When it comes to public health, and identifying the events and behaviors that affect it, agencies charged with protecting the health and welfare of citizens need to leverage every available tool at their disposal to quickly and effectively respond to growing threats. Data mapping is a tool to answer the call.
Data mapping isn’t a new technique in the healthcare spectrum. The earliest use of mapping for public health was in the 1850s by John Snow when he used hand-drawn maps to determine and show the locations of cholera deaths, proving to disbelieving physicians that the disease’s source was a tainted water pump. The advances made over time are significant, allowing agencies to track diseases and more easily anticipate the impact they would have on a specific area. HealthMap is a prime example of this capability, utilizing online sources for disease outbreak monitoring and real-time surveillance of emerging public health threats.
In the case of emergencies, planning and crisis response, open-source information is readily available via the CDC. Data in and of itself is not enough. Optimally, healthcare would have three main pieces: needs and supplies of quality resources (data), analytics tools to configure data variables and geospatial intelligence models to map these variables. Using analytics tools to visualize information gives users more insight into the patterns within the data. By adding in geospatial intelligence models and tools, users can factor in geography to find patterns and trends, allowing them to reach a conclusion faster.
Analytics tools require an abundance of information to draw small, detailed conclusions about the general population from which they have gathered data. One benefit is visualization; real-time dashboards are created and allow various elements to be applied to the bigger picture. Most importantly, analytics is scalable. Conducting longitudinal studies or looking at open-source data collections provides more insight for program effectiveness, building on best practices, or even driving policy development. As Dr. David C. Goodman, a Dartmouth Institute professor of pediatrics and health policy, says, "In healthcare, geography is destiny. Where you live and where you receive care makes a tremendous difference."
Dartmouth Institute, which has collected over 100TB of Medicare data, has analyzed trends which are then referred to by policy makers to assess clinical quality measures and costs. As more information becomes available, so do the insights that are pulled from it.
When looking at healthcare data to gauge public health, several aspects must be considered: patient records and trends, facility resources, monetary factors such as income and access to insurance and environmental elements like the EPA’s Toxic Release Inventory and the Superfund National Priorities List. Combining this information into an analytics tool shows the relationships and trends to draw deductions about how federal funding should be allocated, whether it is to supply antivirals, plan for resource logistics or to assess public outreach programs for preventative measures.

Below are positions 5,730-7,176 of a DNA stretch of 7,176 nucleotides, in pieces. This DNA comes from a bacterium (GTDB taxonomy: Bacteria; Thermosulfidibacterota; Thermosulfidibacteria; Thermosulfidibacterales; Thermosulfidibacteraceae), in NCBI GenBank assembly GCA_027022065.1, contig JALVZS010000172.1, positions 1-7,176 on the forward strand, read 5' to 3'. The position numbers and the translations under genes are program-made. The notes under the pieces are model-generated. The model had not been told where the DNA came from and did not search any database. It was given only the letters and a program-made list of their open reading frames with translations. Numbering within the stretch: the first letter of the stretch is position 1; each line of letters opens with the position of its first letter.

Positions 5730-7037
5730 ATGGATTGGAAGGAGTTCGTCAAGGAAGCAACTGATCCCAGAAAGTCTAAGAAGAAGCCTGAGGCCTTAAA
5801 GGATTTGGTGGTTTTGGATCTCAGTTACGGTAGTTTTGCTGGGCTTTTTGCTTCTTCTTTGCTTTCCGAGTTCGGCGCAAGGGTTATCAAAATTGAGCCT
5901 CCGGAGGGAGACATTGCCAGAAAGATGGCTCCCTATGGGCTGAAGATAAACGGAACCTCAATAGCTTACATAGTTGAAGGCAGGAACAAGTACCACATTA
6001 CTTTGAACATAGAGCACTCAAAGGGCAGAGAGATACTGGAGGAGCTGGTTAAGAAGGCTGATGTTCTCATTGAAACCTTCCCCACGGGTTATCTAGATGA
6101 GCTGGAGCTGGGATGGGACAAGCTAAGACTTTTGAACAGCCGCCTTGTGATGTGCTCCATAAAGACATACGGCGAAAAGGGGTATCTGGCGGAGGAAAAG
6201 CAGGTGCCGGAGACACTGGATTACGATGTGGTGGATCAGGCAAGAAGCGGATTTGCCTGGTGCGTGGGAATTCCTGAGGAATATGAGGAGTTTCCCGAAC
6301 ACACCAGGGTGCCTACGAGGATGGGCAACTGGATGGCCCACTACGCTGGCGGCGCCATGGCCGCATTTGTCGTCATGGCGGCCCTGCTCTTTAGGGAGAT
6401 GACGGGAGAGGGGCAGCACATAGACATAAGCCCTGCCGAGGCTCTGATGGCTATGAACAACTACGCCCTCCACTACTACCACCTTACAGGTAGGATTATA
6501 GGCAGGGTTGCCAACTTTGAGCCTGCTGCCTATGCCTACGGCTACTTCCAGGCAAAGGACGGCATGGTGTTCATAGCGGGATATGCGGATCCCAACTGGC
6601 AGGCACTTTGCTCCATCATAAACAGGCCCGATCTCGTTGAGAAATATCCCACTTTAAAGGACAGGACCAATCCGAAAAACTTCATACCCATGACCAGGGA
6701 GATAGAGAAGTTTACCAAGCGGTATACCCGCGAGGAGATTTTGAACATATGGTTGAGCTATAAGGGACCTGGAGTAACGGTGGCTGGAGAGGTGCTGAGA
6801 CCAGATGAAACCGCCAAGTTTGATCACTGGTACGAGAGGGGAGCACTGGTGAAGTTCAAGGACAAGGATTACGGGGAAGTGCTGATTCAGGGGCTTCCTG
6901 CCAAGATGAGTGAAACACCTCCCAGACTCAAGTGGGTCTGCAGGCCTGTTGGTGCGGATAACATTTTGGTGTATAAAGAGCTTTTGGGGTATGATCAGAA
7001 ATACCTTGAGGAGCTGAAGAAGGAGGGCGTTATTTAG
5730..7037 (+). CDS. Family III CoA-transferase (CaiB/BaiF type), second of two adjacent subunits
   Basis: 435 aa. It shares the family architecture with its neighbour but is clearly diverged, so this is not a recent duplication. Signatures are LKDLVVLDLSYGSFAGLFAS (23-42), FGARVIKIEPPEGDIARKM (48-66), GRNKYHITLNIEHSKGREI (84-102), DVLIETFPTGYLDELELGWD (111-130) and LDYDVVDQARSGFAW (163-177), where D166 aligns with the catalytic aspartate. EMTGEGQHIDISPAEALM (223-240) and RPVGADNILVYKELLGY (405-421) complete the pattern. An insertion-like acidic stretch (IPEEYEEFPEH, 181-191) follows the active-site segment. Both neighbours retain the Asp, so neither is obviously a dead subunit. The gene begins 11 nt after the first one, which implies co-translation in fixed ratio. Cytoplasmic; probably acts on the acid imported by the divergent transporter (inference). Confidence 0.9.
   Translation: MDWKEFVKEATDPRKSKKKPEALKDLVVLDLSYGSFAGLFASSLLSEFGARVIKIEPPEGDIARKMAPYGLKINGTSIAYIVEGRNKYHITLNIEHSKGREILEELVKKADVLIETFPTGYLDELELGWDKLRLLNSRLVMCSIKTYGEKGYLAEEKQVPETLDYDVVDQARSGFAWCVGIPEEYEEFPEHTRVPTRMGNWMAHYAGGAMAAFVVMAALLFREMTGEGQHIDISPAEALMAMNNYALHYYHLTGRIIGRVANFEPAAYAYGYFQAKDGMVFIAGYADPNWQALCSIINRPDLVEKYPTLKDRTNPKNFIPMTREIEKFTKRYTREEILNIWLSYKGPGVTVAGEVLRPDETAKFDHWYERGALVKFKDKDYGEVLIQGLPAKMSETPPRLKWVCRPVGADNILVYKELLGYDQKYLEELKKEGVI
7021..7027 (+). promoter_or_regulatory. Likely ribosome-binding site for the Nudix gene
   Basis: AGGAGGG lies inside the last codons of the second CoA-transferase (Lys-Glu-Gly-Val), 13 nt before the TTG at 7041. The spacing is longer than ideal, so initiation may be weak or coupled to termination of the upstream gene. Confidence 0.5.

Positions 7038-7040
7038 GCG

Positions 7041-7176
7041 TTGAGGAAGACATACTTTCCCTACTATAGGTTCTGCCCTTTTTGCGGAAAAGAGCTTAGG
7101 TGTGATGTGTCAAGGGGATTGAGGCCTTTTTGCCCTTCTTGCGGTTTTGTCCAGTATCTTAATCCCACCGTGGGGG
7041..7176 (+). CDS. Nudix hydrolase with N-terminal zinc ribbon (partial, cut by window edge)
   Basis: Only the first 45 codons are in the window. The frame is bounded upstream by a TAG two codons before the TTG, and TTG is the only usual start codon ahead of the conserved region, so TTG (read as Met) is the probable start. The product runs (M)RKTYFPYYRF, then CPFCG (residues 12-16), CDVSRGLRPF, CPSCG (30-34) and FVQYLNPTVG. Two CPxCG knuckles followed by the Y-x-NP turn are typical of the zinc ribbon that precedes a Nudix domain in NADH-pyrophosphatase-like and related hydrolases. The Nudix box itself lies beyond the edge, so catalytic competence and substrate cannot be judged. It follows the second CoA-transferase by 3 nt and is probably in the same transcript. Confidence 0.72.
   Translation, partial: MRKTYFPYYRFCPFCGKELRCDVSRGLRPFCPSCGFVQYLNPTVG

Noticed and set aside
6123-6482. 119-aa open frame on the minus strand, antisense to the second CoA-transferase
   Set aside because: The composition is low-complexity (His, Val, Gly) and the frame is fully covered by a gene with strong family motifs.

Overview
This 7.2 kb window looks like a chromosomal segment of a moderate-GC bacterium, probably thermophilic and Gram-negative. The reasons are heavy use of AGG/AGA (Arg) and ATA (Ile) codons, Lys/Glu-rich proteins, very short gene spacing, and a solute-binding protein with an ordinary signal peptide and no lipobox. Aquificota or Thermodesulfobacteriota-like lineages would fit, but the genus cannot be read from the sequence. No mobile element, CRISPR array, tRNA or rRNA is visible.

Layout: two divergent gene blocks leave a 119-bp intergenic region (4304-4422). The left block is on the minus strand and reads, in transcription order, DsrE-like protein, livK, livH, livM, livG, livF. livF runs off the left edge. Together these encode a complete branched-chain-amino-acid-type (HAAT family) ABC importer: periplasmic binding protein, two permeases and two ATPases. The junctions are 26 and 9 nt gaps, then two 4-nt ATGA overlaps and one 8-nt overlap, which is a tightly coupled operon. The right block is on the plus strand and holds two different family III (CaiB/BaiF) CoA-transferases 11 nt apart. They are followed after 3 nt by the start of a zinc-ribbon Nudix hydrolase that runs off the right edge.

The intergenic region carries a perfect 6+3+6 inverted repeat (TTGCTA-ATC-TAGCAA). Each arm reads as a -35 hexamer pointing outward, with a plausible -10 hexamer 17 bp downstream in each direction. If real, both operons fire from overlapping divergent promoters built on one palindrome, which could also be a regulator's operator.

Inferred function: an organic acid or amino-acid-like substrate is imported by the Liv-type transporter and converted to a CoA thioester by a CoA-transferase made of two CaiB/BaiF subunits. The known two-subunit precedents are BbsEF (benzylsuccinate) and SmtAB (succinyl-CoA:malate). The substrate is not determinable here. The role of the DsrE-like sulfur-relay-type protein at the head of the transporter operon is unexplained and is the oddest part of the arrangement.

Geospatial intelligence models and tools have been adopted by multiple agencies to track trends. For example, the National Oceanic and Atmospheric Administration (NOAA) uses geospatial intelligence tools to show migratory patterns in fish and wildlife, while the Department of Defense (DOD) employs these models for strategy and in-field combat analysis. By merging healthcare information, analytics and geospatial intelligence into one platform, organizations are better able to see and dissect the specifics of population health and manipulate data for specific uses. Incorporating visualized data and superimposing information onto maps gives deeper and faster insight into a public health problem.
By coupling analytics and health reports, organizations can see certain trends appear in times of disease outbreak. And, by adding another visual layer to the picture and including geographical placement – with the same dataset – they can now see if this outbreak is related to travel or if it is location-specific, as was the case with the measles outbreak in Disneyland. With this example, by adding another element to the dataset (in this case, zip code), organizations can trace the infection to certain food sources.
What can agencies do with the data? With the right datasets, the information is almost limitless. Combining analytics models, healthcare data and geospatial intelligence provides a clear way to identify healthy populations or those who are in need of help. This combination can also show the supply and demand of materials and resources which could reduce the time and money spent on logistics during crises. It is important to know that while organizations may have data, marrying that information with compatible mapping software applications makes it useful for non-experts who are utilizing it.
Analytics alone does not provide the answer, rather it helps decision makers reach a conclusion faster by giving accurate information. Decisions that can lead to a greater impact on population health and on the health industry at large.